Usually the students thought that this aspect of physics, in particular, and science, in general, is not important. However, it is not the same mistakes in an exercise on paper than on a real problem of engineering or science.
To give a value to this entry, we attached some news and the causes of the accidents that have occurred for reasons that should never happen.
- The NASA’s mission Mars Climate Orbiter (September 1999), had a part of the engineering team working in English units (feet, inches and pounds) and another one working in the decimal metric system. Incredible but true and below are some links for verification:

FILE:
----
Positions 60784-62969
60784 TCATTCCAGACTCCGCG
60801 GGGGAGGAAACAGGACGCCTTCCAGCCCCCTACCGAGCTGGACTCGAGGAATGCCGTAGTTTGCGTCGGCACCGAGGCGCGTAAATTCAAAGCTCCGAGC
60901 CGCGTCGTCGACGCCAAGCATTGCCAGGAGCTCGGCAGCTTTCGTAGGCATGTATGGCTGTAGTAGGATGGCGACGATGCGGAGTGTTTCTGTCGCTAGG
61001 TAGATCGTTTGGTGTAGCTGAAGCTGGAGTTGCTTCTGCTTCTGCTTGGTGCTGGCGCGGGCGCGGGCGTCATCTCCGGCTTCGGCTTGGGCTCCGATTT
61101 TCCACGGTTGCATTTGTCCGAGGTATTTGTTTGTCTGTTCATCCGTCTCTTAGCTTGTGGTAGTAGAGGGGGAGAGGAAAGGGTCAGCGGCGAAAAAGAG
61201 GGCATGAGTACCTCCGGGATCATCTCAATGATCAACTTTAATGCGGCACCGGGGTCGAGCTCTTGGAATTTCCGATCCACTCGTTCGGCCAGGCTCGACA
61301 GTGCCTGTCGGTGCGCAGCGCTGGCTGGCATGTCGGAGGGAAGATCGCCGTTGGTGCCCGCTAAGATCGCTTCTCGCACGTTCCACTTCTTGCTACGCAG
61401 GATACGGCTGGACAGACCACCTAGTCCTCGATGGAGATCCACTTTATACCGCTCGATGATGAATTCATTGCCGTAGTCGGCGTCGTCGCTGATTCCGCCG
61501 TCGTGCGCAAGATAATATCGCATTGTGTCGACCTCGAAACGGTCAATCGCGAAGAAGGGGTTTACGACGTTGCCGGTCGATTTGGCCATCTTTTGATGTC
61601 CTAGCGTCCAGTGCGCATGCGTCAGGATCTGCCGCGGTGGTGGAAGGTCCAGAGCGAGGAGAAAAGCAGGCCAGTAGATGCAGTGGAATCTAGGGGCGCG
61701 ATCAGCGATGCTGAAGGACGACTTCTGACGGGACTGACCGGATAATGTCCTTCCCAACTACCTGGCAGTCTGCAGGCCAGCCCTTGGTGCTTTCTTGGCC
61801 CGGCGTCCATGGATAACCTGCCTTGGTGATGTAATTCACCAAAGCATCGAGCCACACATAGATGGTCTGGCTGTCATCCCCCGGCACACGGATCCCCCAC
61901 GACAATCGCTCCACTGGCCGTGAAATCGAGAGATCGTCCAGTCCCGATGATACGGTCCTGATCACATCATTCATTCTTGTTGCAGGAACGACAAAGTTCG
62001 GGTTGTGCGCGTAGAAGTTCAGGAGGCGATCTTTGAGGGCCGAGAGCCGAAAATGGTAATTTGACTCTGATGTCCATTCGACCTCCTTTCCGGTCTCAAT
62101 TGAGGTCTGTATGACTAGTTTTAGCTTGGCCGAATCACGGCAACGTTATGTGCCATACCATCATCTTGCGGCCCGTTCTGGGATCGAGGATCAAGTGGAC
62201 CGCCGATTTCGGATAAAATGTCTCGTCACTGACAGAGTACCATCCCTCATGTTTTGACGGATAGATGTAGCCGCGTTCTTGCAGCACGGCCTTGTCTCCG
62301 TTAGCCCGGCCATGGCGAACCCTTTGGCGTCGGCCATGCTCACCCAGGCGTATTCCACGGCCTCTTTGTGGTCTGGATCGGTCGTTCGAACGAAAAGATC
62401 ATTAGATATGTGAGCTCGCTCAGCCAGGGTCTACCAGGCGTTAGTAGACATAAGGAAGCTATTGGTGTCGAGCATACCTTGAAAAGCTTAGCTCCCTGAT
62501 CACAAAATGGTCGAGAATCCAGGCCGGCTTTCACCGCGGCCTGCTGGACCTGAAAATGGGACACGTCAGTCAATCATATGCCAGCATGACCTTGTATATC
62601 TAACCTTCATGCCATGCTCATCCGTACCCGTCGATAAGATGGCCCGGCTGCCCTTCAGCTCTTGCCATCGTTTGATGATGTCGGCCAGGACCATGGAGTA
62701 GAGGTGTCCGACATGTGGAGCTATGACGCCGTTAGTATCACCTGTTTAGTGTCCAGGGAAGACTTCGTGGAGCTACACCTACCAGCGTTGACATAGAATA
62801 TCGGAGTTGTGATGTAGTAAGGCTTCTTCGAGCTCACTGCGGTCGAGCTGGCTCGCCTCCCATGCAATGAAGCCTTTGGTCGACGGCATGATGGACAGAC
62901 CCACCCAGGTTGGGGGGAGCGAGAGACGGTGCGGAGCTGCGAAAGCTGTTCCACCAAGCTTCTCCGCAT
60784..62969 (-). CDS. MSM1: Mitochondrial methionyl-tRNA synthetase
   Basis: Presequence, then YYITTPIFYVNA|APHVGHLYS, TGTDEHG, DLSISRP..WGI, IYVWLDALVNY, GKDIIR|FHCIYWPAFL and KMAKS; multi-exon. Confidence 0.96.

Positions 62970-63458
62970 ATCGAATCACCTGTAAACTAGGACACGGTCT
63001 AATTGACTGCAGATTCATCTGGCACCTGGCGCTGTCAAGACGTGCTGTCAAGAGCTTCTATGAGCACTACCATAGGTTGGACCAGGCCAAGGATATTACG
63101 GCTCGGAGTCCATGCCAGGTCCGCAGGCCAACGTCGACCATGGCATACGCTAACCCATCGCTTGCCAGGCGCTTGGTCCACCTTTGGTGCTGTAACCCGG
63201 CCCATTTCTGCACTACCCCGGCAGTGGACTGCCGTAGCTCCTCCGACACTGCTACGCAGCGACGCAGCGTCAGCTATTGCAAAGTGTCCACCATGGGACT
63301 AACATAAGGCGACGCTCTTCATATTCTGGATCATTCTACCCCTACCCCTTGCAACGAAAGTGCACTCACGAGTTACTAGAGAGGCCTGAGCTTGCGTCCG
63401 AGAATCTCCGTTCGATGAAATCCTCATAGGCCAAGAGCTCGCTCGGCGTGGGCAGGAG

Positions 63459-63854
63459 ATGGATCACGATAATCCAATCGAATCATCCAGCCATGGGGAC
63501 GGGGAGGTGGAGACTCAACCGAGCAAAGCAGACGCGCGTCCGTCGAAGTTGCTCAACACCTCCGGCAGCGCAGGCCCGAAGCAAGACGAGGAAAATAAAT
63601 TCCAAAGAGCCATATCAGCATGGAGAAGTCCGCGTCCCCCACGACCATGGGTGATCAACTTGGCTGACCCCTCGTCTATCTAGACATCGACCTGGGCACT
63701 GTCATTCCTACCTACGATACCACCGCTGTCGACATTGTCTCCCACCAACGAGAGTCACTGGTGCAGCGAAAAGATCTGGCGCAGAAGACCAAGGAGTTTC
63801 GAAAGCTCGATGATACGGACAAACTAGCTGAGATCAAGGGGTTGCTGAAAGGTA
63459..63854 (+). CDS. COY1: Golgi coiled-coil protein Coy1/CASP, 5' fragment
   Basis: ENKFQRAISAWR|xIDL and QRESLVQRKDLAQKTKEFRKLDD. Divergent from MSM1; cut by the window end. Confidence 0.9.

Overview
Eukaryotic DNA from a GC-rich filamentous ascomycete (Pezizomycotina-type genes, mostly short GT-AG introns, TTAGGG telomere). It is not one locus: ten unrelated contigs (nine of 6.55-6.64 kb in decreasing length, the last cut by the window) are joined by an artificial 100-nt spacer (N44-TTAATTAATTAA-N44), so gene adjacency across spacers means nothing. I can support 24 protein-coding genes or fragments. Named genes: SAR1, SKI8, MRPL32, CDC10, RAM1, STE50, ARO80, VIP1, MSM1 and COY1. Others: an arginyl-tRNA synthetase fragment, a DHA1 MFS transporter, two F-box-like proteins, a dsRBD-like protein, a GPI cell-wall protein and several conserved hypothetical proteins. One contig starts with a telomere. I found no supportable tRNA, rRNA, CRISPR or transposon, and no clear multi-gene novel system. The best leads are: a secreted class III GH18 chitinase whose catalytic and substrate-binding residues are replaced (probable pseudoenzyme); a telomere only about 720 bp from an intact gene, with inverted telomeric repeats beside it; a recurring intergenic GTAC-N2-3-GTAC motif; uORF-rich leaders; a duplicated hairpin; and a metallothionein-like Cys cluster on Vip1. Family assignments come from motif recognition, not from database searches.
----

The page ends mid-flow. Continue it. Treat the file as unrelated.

- Official site for the mission here.
- CNN news related to this fact, here and here.
- News on the Washington Post.
- Or on the BBC.
- On July 23, 1983, Air Canada Flight 143, a Boeing 767-233 jet, ran out of fuel at an altitude of 41,000 feet (12,000 m), about halfway through its flight originating in Montreal to Edmonton. Fuel loading was miscalculated due to a misunderstanding of the recently adopted metric system kp which replaced the imperial system pounds.
- CBC digital archives.
- Another reference in a classroom of mathematics, here.
- News on the New York Times.
- The Tokyo Disneyland’s Space Mountain:
- Can you find more examples?